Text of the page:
tue 13/04/2021

Tuba concerto unveiled in Liverpool | reviews, news & interviews

Tuba concerto unveiled in Liverpool

Tuba concerto unveiled in Liverpool

Robin Haggart premieres a repertoire rarity with Andrew Manze and RLPO

The tuba: 'a lyrical instrument, capable of all sorts'

How many tuba concertos are there? How many pieces are there where the guys from the heavy battalion can really shine as soloists? Well, possibly, here is one: this was the world première of Robin Holloway’s Europa and the Bull, billed as a concertante for tuba and orchestra. It is a joint commission between the Royal Liverpool Philharmonic and the San Francisco Symphony. But Liverpool won the toss to perform it for the first time in Philharmonia Hall.

How many tuba concertos are there? How many pieces are there where the guys from the heavy battalion can really shine as soloists? Well, possibly, here is one: this was the world première of Robin Holloway’s Europa and the Bull, billed as a concertante for tuba and orchestra. It is a joint commission between the Royal Liverpool Philharmonic and the San Francisco Symphony. But Liverpool won the toss to perform it for the first time in Philharmonia Hall.

The main thing to bear in mind is that the tuba is a lyrical instrument, capable of all sorts, not just the bass notes in Wagner music-dramas and the impressive bits of Mahler and Bruckner. It has a life of its own, and on this occasion sounded extremely beautiful in the hands of soloist Robin Haggart, for 20 years principal tuba of the Royal Liverpool Philharmonic Orchestra.

The piece set to music the tale from Ovid in which Jupiter woos Europa in the guise a bull (pictured below: The Abduction of Europa by Jean-François de Troy, 1716). Complex? Yes. Picturesque? Not really. There was a series of eight short sections, one running in to the next. It was supposed to start as an Allegro tumultuoso, but didn’t really. Nice, but hardly stormy and certainly not offensive. There followed a gentle Pastorale, a massively insistent Toccata and an explosive section entitle Quasi una cadenza. And then it all rather abated. The programme note talked about it being post-coital. Think what you like.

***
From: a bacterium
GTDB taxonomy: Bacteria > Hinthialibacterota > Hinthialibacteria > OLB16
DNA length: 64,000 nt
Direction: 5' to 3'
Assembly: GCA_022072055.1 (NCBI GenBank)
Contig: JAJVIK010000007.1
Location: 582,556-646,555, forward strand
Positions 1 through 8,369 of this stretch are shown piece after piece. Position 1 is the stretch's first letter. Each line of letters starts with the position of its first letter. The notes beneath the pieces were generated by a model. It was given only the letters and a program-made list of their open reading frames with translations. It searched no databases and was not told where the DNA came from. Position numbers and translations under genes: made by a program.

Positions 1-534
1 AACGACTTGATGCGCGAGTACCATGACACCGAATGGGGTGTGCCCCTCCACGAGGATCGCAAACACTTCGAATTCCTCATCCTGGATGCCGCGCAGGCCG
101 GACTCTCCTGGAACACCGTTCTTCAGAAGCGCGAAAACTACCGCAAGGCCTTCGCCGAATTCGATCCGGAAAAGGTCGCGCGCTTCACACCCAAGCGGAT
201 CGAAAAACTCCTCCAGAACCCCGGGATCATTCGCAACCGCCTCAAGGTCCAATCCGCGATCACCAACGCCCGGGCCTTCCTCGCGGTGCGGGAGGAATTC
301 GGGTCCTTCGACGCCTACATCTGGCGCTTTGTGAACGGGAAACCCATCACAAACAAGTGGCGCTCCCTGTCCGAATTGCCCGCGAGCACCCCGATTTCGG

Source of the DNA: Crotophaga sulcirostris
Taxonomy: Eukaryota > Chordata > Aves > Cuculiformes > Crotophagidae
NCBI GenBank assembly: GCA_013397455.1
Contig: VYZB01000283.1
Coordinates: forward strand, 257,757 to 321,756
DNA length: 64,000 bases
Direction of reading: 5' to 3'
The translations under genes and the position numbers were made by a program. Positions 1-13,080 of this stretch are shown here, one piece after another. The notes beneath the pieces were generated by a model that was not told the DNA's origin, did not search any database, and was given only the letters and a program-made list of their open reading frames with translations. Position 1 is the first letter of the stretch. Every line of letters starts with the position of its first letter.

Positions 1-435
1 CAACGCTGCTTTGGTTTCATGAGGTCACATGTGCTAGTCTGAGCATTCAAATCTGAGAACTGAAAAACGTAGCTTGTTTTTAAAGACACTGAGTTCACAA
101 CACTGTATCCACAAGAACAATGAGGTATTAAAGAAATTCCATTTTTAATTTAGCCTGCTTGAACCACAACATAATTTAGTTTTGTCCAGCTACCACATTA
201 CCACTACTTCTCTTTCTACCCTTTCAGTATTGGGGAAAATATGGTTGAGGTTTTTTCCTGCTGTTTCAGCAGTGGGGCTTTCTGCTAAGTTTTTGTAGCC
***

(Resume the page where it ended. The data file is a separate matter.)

Overall, a pleasant piece, enthusiastically played and received. But special praise needs to be reserved for Haggart. His was a hugely accomplished performance and not one which overwhelmed: one thinks of the tuba as something which is wheeled out to make a musical point. Overall, the balance between the soloist and orchestra was expertly achieved and conductor Andrew Manze maintained a superbly confident yet rigid control over the RLPO.

Having heard from the two Robins, there was also a beautiful performance of Vaughan Williams’s Eighth Symphony. A highly poised first variations movement led to some fantastically cataclysmic fortissimos while the staccato second movement was almost teeth-clenching. An exquisitely shapely third movement led into a “tutti all the way” finale. Amazing, but not entirely convincing.

The second half was taken up by Holst’s Suite: The Planets. What can be said about this?  Alright, for the most part. A quite brilliant Saturn. A satanic Uranus. But oh dear. Neptune may be a long way off, but it’s not that far off key. The ladies of the Royal Liverpool Philharmonic Choir sank as Neptune faded out of sight. Shame, that.

The piece set to music the tale from Ovid in which Jupiter woos Europa in the guise a bull

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Average: 3 (1 vote)

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